The EESC welcomes the efforts made by the EC to address the persistent pay gap between men and women by proposing an Action Plan with eight areas for action, but finds that each area should be further developed. It is important to look at the stereotypes that affect career choices, as well as to the underlying causes of labour market segregation, in order to counter them. It agrees with the EC proposal for pay transparency and pay audits to be introduced in order to facilitate the collection of individualised data and develop appropriate action plans at sector and business level. Moreover, it welcomes the EC recognition of the crucial role social partners play in this, while also highlighting the contribution of civil society organisations. Finally, it insists on the need to obtain additional resources, as part of the Multiannual Financial Framework, to implement the Action Plan, including the financing of childcare facilities and long-term care services.
Women with disabilities constitute 16% of the total population of women in Europe, which means in the EU there are approximately 40 million women and girls with disabilities.
Women with disabilities face intersectional discrimination in all areas of life, including, socio-economic disadvantages, social isolation, violence against women, forced sterilisation and abortion, lack of access to community services, low-quality housing, institutionalisation, inadequate health care and denial of the opportunity to contribute and engage actively in society.
A large number of Roma women and girls continue to face multiple discrimination in various areas, ranging from health to employment and education, amongst others. They also have limited opportunities to influence the policies that most concern them. The EESC emphasises the importance of their involvement, with programmes aimed at Roma women foreseeing a majority of Roma women in their planning and implementation. The EESC calls for an end to segregated education and for the abolition of health practices which infringe ethical standards.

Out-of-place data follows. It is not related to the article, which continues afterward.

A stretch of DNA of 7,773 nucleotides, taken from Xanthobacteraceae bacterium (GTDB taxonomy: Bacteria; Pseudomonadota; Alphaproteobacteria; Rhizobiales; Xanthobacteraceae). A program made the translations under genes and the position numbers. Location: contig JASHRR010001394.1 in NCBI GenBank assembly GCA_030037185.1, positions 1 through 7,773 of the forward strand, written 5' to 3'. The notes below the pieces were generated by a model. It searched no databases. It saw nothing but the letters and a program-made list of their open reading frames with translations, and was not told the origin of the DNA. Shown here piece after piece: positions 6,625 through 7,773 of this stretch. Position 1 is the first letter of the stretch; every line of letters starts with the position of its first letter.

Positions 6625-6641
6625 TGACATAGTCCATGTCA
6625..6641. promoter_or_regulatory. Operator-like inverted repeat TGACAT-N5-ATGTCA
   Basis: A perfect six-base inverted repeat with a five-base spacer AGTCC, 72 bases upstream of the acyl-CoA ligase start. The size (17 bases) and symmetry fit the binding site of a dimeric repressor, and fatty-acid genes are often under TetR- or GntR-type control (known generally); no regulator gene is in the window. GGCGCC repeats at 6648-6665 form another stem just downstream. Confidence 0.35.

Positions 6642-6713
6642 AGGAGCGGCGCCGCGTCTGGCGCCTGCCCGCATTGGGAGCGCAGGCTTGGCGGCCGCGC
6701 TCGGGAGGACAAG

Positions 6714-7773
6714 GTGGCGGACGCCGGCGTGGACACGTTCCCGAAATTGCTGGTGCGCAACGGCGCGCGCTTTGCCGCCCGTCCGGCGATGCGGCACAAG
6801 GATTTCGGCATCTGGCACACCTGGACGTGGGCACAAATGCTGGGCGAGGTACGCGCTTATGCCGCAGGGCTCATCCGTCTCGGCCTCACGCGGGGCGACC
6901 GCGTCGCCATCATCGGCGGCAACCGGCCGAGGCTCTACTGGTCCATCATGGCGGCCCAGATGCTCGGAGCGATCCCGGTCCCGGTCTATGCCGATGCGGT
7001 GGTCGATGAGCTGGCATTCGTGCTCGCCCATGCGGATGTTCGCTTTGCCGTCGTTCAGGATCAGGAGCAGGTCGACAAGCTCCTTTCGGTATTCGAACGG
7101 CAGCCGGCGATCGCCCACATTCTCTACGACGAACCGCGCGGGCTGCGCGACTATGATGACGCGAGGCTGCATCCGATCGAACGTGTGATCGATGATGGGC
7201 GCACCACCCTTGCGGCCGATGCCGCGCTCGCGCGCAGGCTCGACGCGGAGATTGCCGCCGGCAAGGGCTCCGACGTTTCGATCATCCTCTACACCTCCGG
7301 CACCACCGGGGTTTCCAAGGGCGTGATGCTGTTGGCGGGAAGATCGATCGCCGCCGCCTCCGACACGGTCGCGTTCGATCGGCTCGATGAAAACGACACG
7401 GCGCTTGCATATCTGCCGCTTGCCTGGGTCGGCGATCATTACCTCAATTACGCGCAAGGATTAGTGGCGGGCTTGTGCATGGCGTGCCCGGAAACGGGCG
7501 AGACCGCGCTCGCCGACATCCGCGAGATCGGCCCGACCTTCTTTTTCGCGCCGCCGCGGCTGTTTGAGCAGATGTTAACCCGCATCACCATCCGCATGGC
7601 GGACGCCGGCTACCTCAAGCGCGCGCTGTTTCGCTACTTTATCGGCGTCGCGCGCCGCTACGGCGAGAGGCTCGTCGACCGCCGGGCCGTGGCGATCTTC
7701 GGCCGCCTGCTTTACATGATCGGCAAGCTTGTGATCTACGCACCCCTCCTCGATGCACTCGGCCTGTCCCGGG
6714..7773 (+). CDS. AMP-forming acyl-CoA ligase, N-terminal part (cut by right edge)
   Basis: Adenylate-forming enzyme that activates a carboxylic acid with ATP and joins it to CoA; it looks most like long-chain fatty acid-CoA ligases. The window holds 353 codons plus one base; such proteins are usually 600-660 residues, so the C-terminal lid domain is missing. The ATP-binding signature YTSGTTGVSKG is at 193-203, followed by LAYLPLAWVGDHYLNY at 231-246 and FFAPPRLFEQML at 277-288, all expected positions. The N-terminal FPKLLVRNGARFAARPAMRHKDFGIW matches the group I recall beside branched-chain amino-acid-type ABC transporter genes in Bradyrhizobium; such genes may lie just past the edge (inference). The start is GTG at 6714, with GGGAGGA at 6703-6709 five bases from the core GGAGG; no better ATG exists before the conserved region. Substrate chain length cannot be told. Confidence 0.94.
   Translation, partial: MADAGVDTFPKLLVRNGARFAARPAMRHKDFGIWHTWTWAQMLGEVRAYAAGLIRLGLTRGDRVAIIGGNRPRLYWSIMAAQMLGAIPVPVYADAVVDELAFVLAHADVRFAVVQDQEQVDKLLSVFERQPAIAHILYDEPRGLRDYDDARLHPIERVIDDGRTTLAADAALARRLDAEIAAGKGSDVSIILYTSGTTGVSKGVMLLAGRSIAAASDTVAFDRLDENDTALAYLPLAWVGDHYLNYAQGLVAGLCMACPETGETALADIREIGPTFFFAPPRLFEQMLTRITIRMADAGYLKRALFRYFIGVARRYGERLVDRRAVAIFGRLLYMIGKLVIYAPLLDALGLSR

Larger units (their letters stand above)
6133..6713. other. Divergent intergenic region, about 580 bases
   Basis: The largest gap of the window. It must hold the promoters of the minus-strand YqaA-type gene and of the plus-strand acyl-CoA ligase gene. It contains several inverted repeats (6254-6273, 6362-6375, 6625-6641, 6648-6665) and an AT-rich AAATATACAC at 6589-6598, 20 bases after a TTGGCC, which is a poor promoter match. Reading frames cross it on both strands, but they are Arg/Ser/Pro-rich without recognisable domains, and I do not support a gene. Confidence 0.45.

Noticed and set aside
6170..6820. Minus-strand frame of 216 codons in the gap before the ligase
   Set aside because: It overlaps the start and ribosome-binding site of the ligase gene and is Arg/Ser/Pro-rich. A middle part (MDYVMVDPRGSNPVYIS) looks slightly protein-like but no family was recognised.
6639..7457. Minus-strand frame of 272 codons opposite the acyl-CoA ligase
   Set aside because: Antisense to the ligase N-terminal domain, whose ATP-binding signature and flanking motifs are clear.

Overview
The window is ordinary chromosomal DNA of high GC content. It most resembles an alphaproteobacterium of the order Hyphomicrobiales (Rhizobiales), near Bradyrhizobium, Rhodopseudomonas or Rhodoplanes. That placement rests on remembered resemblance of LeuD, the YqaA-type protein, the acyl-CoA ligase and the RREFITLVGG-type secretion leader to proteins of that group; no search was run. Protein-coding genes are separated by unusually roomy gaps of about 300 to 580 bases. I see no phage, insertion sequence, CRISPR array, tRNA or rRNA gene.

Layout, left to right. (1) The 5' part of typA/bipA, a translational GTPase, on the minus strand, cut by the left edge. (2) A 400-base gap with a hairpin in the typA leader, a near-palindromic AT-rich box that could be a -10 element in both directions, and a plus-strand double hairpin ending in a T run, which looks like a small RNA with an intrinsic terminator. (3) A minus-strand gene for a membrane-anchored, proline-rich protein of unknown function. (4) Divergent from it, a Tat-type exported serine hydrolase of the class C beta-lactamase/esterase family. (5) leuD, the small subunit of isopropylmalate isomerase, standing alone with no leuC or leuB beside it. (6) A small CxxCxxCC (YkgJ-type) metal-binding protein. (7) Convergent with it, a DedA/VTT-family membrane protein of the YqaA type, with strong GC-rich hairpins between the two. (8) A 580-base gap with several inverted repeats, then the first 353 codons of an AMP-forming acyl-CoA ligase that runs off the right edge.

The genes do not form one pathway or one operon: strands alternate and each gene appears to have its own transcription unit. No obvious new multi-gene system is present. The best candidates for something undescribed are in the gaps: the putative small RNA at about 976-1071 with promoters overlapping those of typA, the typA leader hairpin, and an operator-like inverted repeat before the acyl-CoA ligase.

It needs different and holistic approaches to address gender inequality, says the EESC
The digital gender gap is a consequence of discrimination against women, which already starts in early childhood, the EESC points out. In its exploratory opinion on the digital gender gap, drafted at the European Parliament's request, the EESC suggests a multi-level approach and calls for holistic policies addressing different sources of inequality.
Europe loses EUR 370 billion a year due to the gender employment gap. What's more, it is statistically proven that companies with more gender-diverse management boards produce better results. So, why might it take another 217 years to close the economic gender gap at global level, as estimated by the World Economic Forum? On 17 December, high-level speakers from the worlds of business, politics and NGOs came together with members of the Employers' Group to discuss how to leverage the immense potential that women could bring to the European economy.
Despite the general progress on gender equality, at this pace it will take more than a century for women to become equal to men in Europe, says the EESC
The European Economic and Social Committee (EESC) has urged the European Union and its Member States to put gender equality at the top of their political agenda amid concerns that recent attacks on women's rights in Europe might seriously compromise progress towards equality between men and women.